I’ve been hooking softbaits through the middle of the body for almost 40 years, since I was introduced to the “Helderberg Rig” (named for the BASS Federation club from upstate New York who apparently first popularized this technique) or “twink worm.” Bassmaster Magazine revealed its power as “Rayle’s Rig” after New York angler Brian Rayle used it to finish high in the 1980 Florida Invitational on the St. Johns River.
My first experience came at Cayuga Lake, New York, when a tournament partner skewered a Mann’s 6-inch Jelly Worm through the middle and skipped it beneath docks. I was amazed at how many he caught and it wasn’t an hour before I was emulating his trick.
I recall East Texas bassers as being the first to use the term “wacky,” as they found it deadly when cast into pockets of hydrilla that was becoming a key feature of fisheries there in the early 1990s. Over the years, wacky rigging has experienced fits of popularity, but continues to be overlooked and underused today.
The earliest wacky rigs relied on the slow fall and undulating action of a straight-tail worm weighted only by a hook to tempt bites from reticent bass. This method works so well, many top anglers use this simple method exclusively. But in the last decade or so, I’ve found how unique worm presentations can be performed with a jighead anchoring a wacky rig. The head provides a pivot point around which a supple worm can be wiggled by shaking the rod tip. Watch its rolling action in a pool or tank to get an idea of the lifelike appeal possible. This is the appeal of the Flick Shake and other jighead setups.
Another key to its allure is that when a soft stickbait is impaled on a jighead, it wobbles wildly as it falls. Most soft sticks quiver on the fall, but a jig enhances this action. Z-Man’s ElaZtech baits are excellent for weighted rigs, as the material is highly buoyant, so the ends of the worm remain upright when it sits on bottom. And the materials’ durability means you can catch dozens of bass on one before it’s pulled free.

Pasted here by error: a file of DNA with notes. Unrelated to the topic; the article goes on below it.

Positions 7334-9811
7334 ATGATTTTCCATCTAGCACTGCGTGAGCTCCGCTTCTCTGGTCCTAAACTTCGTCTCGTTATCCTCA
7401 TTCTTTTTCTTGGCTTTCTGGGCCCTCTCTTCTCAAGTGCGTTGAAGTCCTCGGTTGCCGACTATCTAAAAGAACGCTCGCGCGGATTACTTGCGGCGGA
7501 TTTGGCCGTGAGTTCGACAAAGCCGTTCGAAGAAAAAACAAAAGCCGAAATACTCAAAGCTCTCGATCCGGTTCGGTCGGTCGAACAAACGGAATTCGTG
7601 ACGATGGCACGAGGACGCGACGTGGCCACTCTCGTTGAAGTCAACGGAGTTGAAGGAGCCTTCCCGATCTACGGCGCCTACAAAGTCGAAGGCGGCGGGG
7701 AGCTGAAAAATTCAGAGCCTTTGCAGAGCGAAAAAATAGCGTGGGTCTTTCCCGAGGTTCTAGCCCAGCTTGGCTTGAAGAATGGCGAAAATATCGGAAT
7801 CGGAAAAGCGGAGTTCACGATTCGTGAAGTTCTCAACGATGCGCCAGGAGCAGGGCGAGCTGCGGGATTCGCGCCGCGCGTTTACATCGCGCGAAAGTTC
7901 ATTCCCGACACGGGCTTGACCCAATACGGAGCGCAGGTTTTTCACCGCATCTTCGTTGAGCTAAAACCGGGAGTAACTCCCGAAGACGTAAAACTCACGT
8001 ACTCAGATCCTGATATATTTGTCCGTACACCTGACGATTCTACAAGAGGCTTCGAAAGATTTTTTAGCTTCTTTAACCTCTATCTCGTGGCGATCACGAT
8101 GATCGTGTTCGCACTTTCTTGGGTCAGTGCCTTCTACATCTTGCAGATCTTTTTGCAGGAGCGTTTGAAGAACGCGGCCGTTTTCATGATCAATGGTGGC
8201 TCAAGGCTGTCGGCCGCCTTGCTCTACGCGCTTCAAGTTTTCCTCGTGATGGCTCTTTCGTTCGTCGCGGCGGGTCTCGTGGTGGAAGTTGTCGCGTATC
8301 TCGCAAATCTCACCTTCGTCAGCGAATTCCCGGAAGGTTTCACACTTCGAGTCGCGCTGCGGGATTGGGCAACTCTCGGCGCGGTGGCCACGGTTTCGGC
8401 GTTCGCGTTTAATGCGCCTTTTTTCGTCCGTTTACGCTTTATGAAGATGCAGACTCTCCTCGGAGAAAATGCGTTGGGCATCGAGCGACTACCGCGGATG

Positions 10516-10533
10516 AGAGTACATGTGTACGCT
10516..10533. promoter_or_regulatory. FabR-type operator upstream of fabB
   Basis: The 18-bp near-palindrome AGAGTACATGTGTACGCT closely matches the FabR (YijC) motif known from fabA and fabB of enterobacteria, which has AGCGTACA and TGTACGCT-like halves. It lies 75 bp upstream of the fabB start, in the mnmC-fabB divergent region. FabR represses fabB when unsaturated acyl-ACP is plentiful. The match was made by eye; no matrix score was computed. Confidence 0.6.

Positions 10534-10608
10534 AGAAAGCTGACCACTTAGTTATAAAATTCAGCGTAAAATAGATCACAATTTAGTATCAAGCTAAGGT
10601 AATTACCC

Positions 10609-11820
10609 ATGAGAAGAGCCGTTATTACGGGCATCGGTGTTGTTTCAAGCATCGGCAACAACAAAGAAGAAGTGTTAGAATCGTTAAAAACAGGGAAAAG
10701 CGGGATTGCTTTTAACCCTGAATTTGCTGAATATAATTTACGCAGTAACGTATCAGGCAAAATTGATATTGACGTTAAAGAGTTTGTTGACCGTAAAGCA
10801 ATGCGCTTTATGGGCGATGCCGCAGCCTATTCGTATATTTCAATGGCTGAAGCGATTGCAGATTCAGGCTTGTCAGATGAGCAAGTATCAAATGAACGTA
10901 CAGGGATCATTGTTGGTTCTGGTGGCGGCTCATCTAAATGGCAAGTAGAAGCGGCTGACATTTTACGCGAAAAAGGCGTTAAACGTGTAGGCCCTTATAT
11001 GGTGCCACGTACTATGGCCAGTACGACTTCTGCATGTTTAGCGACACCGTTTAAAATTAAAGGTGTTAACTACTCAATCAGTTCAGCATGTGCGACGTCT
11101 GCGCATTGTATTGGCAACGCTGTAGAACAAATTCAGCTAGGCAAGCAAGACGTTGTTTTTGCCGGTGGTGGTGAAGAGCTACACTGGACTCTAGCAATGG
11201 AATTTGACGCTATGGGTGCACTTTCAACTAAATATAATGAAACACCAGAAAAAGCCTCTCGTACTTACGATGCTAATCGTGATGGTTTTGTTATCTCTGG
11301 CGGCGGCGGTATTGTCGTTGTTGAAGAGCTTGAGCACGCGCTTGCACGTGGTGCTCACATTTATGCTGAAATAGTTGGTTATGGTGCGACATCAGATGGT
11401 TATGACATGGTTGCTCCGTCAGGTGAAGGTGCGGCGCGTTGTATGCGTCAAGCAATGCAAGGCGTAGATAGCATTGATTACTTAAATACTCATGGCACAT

Some wacky baits are built with the two ends wider or equipped with enlarged appendages, notably the Lunker City Spanky, Reaction Innovations Ball Breaker, Berkley Havoc Money Maker, and Bass Assassin K.O. Wacky. When these baits fall, they produce substantial vibration that you feel through the rod. Such extra action can garner extra bites anytime. But they seem to excel when the water is less than clear, as the fall rate is reduced and vibration maximized. Case Plastics’ Wacky Jack, in contrast, has tapered ends to produce subtle shaking action that’s deadly in clear water.
Choice of weight depends on bass position in the water column and feeding attitude. A lightly weighted wacky worm is deadly when bass school in the upper layers of the water column, occasionally busting baitfish on top. Cast it where the school has gone down. A light-color lure slowly falling is hard to pass up.
Several weighting systems help present a wacky worm and reduce the tearing that happens often when heavily salted lures are hooked through the middle. Lake Fork Trophy Tackle offers Hyper Whack’n Weights, a lead collar (1/16- or 3/16-ounce) with holes for a hook, which comes with the rig.
Since the hook passes through the collar, the bait’s less likely to tear. That’s the idea behind Strictly Bass’ Wacky Keeper, which uses a short section of clear tubing with a pair of holes to accommodate a hook. The tubing takes the brunt of casting, hook-sets, and fighting fish. They’re sold with a Gamakatsu Wacky Hook.
Eco Pro Tungsten offers the Pro Wacky Weight, a disc-shaped tungsten sinker with a hole in the center for a wire insert that runs through the worm’s body and provides a loop to hold the hook. The pressure of the body of the lure on the hook keeps it secured, but occasionally weights are thrown on the jump. To save your tungsten,…